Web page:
D. R. Smith, W. J. Padilla, D. C. Vier, S. C. Nemat-Nasser, and S. Schultz, “Composite medium with simultaneously negative permeability and permittivity,” Phys. Rev. Lett. 84(18), 4184–4187 (2000).
[Crossref] [PubMed]

Smolyaninov, I. I.

A. V. Zayats, I. I. Smolyaninov, and A. A. Maradudin, “Nano-optics of surface plasmon polaritons,” Phys. Rep. 408(3), 131–314 (2005).
[Crossref]

Solano, E.

B. Peropadre, G. Romero, G. Johansson, C. M. Wilson, E. Solano, and J. J. Garcíaripoll, “Perfect microwave photodetection in circuit QED,” Phys. Rev. A 84(6), 063834 (2011).
[Crossref]

Søndergaard, T.

J. Beermann, R. L. Eriksen, T. Søndergaard, T. Holmgaard, K. Pedersen, and S. I. Bozhevolnyi, “Plasmonic black metals by broadband light absorption in ultra-sharp convex grooves,” New J. Phys. 15(7), 073007 (2013).
[Crossref]

Soukoulis, C. M.

M. Diem, T. Koschny, and C. M. Soukoulis, “Wide-angle perfect absorber/thermal emitter in the terahertz regime,” Phys. Rev. B Condens. Matter 79(3), 3101 (2008).

D. R. Smith, S. Schultz, P. Marko, and C. M. Soukoulis, “Determination of effective permittivity and permeability of metamaterials from reflection and transmission coefficients,” Phys. Rev. B 65(19), 195104 (2002).
[Crossref]

Starr, A. F.

X. Liu, T. Tyler, T. Starr, A. F. Starr, N. M. Jokerst, and W. J. Padilla, “Taming the blackbody with infrared metamaterials as selective thermal emitters,” Phys. Rev. Lett. 107(4), 045901 (2011).
[Crossref] [PubMed]

Starr, T.

X. Liu, T. Tyler, T. Starr, A. F. Starr, N. M. Jokerst, and W. J. Padilla, “Taming the blackbody with infrared metamaterials as selective thermal emitters,” Phys. Rev. Lett. 107(4), 045901 (2011).
[Crossref] [PubMed]

Sterligov, V.

P. Cheyssac, V. Sterligov, S. Lysenko, and R. Kofman, “Surface plasmon-polaritons,” Phys. Status Solidi 175 (1), 253–258 (1999).
[Crossref]

Stokes, J.

N. Ahmad, J. Stokes, and M. Cryan, “Solar absorbers using 1D and 2D periodic nanostructured nickel films,” J. Opt. 16(12), 125003 (2014).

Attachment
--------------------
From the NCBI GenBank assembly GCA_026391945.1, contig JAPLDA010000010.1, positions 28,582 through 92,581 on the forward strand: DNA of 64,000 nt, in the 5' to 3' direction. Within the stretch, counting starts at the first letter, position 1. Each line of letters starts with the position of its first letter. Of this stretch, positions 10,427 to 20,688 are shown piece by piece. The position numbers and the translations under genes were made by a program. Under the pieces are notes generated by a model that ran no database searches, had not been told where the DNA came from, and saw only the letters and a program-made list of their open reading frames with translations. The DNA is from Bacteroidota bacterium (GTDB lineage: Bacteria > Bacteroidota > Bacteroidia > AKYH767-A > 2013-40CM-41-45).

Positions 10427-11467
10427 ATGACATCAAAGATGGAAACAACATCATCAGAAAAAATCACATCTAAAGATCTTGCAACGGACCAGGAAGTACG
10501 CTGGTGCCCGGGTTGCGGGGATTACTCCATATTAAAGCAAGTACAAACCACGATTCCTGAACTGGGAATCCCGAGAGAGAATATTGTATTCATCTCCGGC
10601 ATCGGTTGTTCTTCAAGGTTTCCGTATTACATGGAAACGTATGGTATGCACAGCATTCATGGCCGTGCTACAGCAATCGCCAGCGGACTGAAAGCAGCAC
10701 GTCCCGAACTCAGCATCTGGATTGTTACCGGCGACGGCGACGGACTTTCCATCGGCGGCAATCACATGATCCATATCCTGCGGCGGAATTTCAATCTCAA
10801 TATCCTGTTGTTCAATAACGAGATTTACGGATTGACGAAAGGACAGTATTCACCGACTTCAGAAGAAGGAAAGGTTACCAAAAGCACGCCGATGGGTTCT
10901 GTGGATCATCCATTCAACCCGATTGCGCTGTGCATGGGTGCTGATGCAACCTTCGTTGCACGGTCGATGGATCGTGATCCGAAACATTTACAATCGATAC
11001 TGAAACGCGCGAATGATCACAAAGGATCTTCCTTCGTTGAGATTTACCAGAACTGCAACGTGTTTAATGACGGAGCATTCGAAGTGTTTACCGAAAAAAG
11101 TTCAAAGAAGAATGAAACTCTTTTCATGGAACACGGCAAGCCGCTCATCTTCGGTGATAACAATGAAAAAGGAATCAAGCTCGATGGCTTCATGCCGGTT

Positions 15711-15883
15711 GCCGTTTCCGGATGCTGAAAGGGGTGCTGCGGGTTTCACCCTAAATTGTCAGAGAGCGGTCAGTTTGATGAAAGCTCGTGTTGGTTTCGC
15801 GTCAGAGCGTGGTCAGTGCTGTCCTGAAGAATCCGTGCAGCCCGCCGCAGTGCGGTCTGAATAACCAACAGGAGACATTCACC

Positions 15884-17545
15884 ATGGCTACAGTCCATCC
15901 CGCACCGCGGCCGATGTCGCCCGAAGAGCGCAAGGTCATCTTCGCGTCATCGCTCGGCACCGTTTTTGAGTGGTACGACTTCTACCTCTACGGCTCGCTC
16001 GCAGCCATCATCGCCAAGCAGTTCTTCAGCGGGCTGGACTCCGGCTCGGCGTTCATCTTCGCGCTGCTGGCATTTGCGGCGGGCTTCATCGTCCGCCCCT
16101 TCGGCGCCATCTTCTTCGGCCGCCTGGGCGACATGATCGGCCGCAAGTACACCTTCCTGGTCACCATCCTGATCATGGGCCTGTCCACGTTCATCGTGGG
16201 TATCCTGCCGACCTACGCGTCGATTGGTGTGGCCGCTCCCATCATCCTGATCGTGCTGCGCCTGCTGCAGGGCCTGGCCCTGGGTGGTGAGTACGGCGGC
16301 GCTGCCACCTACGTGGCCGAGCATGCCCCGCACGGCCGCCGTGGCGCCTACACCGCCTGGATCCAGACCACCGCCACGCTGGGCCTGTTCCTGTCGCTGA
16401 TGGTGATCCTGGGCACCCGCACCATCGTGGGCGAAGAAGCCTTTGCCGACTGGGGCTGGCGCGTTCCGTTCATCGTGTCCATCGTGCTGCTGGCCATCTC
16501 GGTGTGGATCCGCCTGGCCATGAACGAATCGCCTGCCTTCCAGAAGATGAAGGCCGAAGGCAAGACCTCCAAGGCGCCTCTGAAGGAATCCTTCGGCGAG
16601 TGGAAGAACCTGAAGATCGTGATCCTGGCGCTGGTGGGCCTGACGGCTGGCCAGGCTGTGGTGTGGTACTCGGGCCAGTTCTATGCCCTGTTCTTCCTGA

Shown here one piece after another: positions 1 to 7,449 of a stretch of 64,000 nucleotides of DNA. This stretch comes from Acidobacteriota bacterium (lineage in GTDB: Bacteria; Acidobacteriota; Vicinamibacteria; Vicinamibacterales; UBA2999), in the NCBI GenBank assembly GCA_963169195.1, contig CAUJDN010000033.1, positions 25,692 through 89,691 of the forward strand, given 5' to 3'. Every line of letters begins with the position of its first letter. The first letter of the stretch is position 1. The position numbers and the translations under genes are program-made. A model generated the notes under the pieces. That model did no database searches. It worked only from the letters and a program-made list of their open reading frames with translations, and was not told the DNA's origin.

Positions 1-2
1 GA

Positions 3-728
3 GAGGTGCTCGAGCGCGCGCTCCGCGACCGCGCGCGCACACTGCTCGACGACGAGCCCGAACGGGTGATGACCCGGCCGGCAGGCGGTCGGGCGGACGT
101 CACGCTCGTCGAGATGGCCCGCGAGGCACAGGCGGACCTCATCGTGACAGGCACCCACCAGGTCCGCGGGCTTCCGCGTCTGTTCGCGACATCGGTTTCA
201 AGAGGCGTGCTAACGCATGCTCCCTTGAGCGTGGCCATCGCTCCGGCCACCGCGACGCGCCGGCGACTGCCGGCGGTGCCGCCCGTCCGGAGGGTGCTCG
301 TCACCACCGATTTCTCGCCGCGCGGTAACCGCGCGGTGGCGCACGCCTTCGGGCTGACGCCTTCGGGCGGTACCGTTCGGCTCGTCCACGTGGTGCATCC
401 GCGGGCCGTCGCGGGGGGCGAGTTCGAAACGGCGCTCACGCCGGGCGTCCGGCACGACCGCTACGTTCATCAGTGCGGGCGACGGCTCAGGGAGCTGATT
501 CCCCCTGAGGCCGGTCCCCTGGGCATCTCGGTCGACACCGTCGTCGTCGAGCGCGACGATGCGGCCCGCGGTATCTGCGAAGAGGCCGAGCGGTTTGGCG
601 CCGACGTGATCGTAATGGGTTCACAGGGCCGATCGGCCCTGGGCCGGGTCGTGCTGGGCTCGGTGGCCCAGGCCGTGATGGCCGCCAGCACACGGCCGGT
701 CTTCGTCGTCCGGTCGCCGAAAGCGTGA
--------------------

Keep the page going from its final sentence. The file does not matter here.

[Crossref]

Talghader, J. J.

J. J. Talghader, A. S. Gawarikar, and R. P. Shea, “Spectral selectivity in infrared thermal detection,” Light Sci. Appl. 1(8), e24 (2012).
[Crossref]

Tan, S.

L. Cong, S. Tan, R. Yahiaoui, F. Yan, W. Zhang, and R. Singh, “Experimental demonstration of ultrasensitive sensing with terahertz metamaterial absorbers: A comparison with the metasurfaces,” Appl. Phys. Lett. 106(3), 26 (2015).
[Crossref]

Tyler, T.

X. Liu, T. Tyler, T. Starr, A. F. Starr, N. M. Jokerst, and W. J. Padilla, “Taming the blackbody with infrared metamaterials as selective thermal emitters,” Phys. Rev. Lett. 107(4), 045901 (2011).
[Crossref] [PubMed]

Ünal, E.

F. Dincer, O. Akgol, M. Karaaslan, E. Ünal, and C. Sabah, “Polarization angle independent perfect metamaterial absorbers for solar cell applications in the microwave, infrared, and visible regime,” Prog. Electromagnetics Res. 144(1), 93–101 (2014).
[Crossref]

Vier, D. C.

D. R. Smith, W. J. Padilla, D. C. Vier, S. C. Nemat-Nasser, and S. Schultz, “Composite medium with simultaneously negative permeability and permittivity,” Phys. Rev. Lett. 84(18), 4184–4187 (2000).
[Crossref] [PubMed]

Wan, W.

Wang, C. Z.

Z. Y. Wang, R. J. Zhang, S. Y. Wang, M. Lu, X. Chen, Y. X. Zheng, L. Y. Chen, Z. Ye, C. Z. Wang, and K. M. Ho, “Broadband optical absorption by tunable Mie resonances in silicon nanocone arrays,” Sci. Rep. 5(1), 7810 (2015).
[Crossref] [PubMed]

Wang, S. Y.

Z. Y. Wang, R. J. Zhang, S. Y. Wang, M. Lu, X. Chen, Y. X. Zheng, L. Y. Chen, Z. Ye, C. Z. Wang, and K. M. Ho, “Broadband optical absorption by tunable Mie resonances in silicon nanocone arrays,” Sci. Rep. 5(1), 7810 (2015).
[Crossref] [PubMed]

Wang, Z. Y.

Z. Y. Wang, R. J. Zhang, S. Y. Wang, M. Lu, X. Chen, Y. X. Zheng, L. Y. Chen, Z. Ye, C. Z. Wang, and K. M. Ho, “Broadband optical absorption by tunable Mie resonances in silicon nanocone arrays,” Sci. Rep. 5(1), 7810 (2015).
[Crossref] [PubMed]

Wei, C. W.

T. Cao, C. W. Wei, R. E. Simpson, L. Zhang, and M. J. Cryan, “Broadband polarization-independent perfect absorber using a phase-change metamaterial at visible frequencies,” Sci. Rep. 4(2), 3955 (2014).
[PubMed]

Wei, G.

W. Huang, D. Pu, W. Qiao, Z. Fang, X. Zhou, Y. Ye, G. Wei, Y. Liu, and L. Chen, “Nearly diffraction-limited conjugated polymer microlasers utilizing two-dimensional distributed Bragg resonators,” Org. Electron. 38, 238–244 (2016).
[Crossref]

Weiss, T.

N. Liu, M. Mesch, T. Weiss, M. Hentschel, and H. Giessen, “Infrared perfect absorber and its application as plasmonic sensor,” Nano Lett. 10(7), 2342–2348 (2010).
[Crossref] [PubMed]

Wilson, C. M.

B. Peropadre, G. Romero, G. Johansson, C. M. Wilson, E. Solano, and J. J. Garcíaripoll, “Perfect microwave photodetection in circuit QED,” Phys. Rev. A 84(6), 063834 (2011).
[Crossref]

Wiltshire, M. C. K.

D. R. Smith, J. B. Pendry, and M. C. K. Wiltshire, “Metamaterials and negative refractive index,” Science 305(5685), 788–792 (2004).
[Crossref] [PubMed]

Yahiaoui, R.

L. Cong, S. Tan, R. Yahiaoui, F. Yan, W. Zhang, and R. Singh, “Experimental demonstration of ultrasensitive sensing with terahertz metamaterial absorbers: A comparison with the metasurfaces,” Appl. Phys. Lett. 106(3), 26 (2015).
[Crossref]

Yan, F.

L. Cong, S. Tan, R. Yahiaoui, F. Yan, W. Zhang, and R. Singh, “Experimental demonstration of ultrasensitive sensing with terahertz metamaterial absorbers: A comparison with the metasurfaces,” Appl. Phys. Lett. 106(3), 26 (2015).